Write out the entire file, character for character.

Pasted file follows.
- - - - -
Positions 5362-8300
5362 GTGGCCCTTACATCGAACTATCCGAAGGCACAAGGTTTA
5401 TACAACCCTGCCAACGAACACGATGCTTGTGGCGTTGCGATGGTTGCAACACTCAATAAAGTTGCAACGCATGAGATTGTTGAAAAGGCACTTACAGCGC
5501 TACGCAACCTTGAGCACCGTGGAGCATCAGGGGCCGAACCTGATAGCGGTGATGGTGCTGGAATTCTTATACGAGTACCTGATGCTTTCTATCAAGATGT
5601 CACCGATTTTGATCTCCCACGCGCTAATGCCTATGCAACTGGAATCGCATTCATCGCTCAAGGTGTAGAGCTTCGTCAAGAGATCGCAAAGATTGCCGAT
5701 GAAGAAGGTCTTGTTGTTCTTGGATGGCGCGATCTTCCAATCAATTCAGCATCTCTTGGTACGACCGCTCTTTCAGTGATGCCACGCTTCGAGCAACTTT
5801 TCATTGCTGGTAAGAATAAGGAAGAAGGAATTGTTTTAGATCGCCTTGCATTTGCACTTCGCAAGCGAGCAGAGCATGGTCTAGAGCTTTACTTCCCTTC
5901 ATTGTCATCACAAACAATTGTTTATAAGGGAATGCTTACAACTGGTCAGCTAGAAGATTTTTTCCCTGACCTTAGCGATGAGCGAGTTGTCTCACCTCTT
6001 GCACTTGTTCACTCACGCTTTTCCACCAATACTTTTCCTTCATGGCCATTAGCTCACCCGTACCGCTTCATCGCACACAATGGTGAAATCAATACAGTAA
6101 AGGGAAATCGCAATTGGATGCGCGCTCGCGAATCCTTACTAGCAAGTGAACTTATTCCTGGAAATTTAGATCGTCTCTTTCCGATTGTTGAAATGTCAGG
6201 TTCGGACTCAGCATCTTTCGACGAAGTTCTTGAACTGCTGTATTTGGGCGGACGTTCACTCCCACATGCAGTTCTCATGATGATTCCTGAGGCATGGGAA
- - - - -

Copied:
Positions 5362-8300
5362 GTGGCCCTTACATCGAACTATCCGAAGGCACAAGGTTTA
5401 TACAACCCTGCCAACGAACACGATGCTTGTGGCGTTGCGATGGTTGCAACACTCAATAAAGTTGCAACGCATGAGATTGTTGAAAAGGCACTTACAGCGC
5501 TACGCAACCTTGAGCACCGTGGAGCATCAGGGGCCGAACCTGATAGCGGTGATGGTGCTGGAATTCTTATACGAGTACCTGATGCTTTCTATCAAGATGT
5601 CACCGATTTTGATCTCCCACGCGCTAATGCCTATGCAACTGGAATCGCATTCATCGCTCAAGGTGTAGAGCTTCGTCAAGAGATCGCAAAGATTGCCGAT
5701 GAAGAAGGTCTTGTTGTTCTTGGATGGCGCGATCTTCCAATCAATTCAGCATCTCTTGGTACGACCGCTCTTTCAGTGATGCCACGCTTCGAGCAACTTT
5801 TCATTGCTGGTAAGAATAAGGAAGAAGGAATTGTTTTAGATCGCCTTGCATTTGCACTTCGCAAGCGAGCAGAGCATGGTCTAGAGCTTTACTTCCCTTC
5901 ATTGTCATCACAAACAATTGTTTATAAGGGAATGCTTACAACTGGTCAGCTAGAAGATTTTTTCCCTGACCTTAGCGATGAGCGAGTTGTCTCACCTCTT
6001 GCACTTGTTCACTCACGCTTTTCCACCAATACTTTTCCTTCATGGCCATTAGCTCACCCGTACCGCTTCATCGCACACAATGGTGAAATCAATACAGTAA
6101 AGGGAAATCGCAATTGGATGCGCGCTCGCGAATCCTTACTAGCAAGTGAACTTATTCCTGGAAATTTAGATCGTCTCTTTCCGATTGTTGAAATGTCAGG
6201 TTCGGACTCAGCATCTTTCGACGAAGTTCTTGAACTGCTGTATTTGGGCGGACGTTCACTCCCACATGCAGTTCTCATGATGATTCCTGAGGCATGGGAA